Dr. Barry Eppley
Indianapolis, Indiana


Paranasal Implants – The Facial Implant You Never Heard Of

Friday, September 26th, 2008

One type of facial implant, and a facial area that can be augmented, is the paranasal area which most have never heard of. The paranasal region is the area just to the side of your nose at the wings of the nostrils.  This is an area that is supported by the bone above the front and canine teeth. I became very familiar this area in treating cleft patients where on the side of the cleft the paranasal region was always deficient and sunken in. I frequently built this area back up with bone grafts or implants as an older child or teenager when I did their reconstructive rhinoplasty (nose ) surgery.  From this experience, I observed how building out this area affected the face.

Cosmetically, some patients have an overall middle of the face deficiency as the upper jaw is a little short and they have flatter cheeks. Other patients have more ideal facial bone development but, as they age, the overlying nasolabial folds become ‘deeper’ as the cheek tissue descends and falls over the more fixed upper lip tissue. In either case, the use of paranasal implants may be aesthetically helpful.

Paranasal imoplants are very small implants, about the size of a quarter, that are placed on the bone right up against the pyriform aperture through a small incision up under the lip. What is the pyriform aperture you ask? If you look at a skull, you will see the nasal passages in the middle of the face. The lower end of this large opening down near the upper teeth is known as the pyriform aperture. You can easily see the bone right next to them which slopes away. By building up this area, you increase the fullness under the side of the nose.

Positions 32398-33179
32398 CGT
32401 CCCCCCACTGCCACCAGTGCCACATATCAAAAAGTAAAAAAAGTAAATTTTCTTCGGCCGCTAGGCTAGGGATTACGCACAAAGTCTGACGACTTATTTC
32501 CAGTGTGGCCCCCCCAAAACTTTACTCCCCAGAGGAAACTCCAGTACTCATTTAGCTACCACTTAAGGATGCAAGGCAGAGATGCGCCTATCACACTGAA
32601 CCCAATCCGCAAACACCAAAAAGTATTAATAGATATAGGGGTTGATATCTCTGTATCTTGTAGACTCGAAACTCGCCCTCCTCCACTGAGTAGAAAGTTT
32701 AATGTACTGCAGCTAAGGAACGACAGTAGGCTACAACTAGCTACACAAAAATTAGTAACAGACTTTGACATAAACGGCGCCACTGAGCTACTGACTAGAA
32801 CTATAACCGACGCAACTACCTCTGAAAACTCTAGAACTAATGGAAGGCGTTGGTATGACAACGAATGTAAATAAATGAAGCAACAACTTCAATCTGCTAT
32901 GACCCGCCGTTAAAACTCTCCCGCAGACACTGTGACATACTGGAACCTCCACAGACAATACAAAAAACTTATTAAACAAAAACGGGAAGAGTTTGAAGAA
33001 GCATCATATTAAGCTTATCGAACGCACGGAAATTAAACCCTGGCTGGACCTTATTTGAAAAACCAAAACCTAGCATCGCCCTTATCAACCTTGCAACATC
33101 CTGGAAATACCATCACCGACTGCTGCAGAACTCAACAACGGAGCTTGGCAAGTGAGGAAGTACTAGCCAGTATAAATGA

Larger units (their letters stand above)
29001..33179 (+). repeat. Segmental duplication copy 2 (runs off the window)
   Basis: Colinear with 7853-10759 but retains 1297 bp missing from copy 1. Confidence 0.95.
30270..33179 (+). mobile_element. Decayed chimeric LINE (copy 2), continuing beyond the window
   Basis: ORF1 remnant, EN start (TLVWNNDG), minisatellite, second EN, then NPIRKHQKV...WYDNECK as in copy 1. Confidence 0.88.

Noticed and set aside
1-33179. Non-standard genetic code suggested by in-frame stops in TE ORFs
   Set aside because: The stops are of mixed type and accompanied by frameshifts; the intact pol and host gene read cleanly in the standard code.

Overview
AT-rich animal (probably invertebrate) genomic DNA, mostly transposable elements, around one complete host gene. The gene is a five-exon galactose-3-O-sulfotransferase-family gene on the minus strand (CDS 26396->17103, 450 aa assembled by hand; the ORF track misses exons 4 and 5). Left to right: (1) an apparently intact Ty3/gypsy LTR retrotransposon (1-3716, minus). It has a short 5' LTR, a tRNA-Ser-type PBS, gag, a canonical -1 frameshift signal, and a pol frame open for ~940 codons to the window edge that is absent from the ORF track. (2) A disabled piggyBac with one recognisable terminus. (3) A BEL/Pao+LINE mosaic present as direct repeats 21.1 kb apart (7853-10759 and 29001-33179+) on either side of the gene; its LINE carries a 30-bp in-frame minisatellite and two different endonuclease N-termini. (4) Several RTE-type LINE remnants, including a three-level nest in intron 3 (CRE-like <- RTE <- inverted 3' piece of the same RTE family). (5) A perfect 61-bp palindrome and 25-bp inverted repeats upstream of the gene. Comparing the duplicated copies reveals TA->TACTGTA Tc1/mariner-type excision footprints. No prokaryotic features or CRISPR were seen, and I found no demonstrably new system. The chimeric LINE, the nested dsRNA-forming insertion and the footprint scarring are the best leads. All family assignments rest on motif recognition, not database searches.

Paranasal implants, while not commonly done, can be useful as an overall strategy with cheek implants to build out the middle of the face or to help soften the deepest end of the nasolabial fold near the nose.

Dr. Barry Eppley

Indianapolis, Indiana

Dr. Barry EppleyDr. Barry Eppley

Dr. Barry Eppley is an extensively trained plastic and cosmetic surgeon with more than 20 years of surgical experience. He is both a licensed physician and dentist as well as double board-certified in both Plastic and Reconstructive Surgery and Oral and Maxillofacial Surgery. This training allows him to perform the most complex surgical procedures from cosmetic changes to the face and body to craniofacial surgery. Dr. Eppley has made extensive contributions to plastic surgery starting with the development of several advanced surgical techniques. He is a revered author, lecturer and educator in the field of plastic and cosmetic surgery.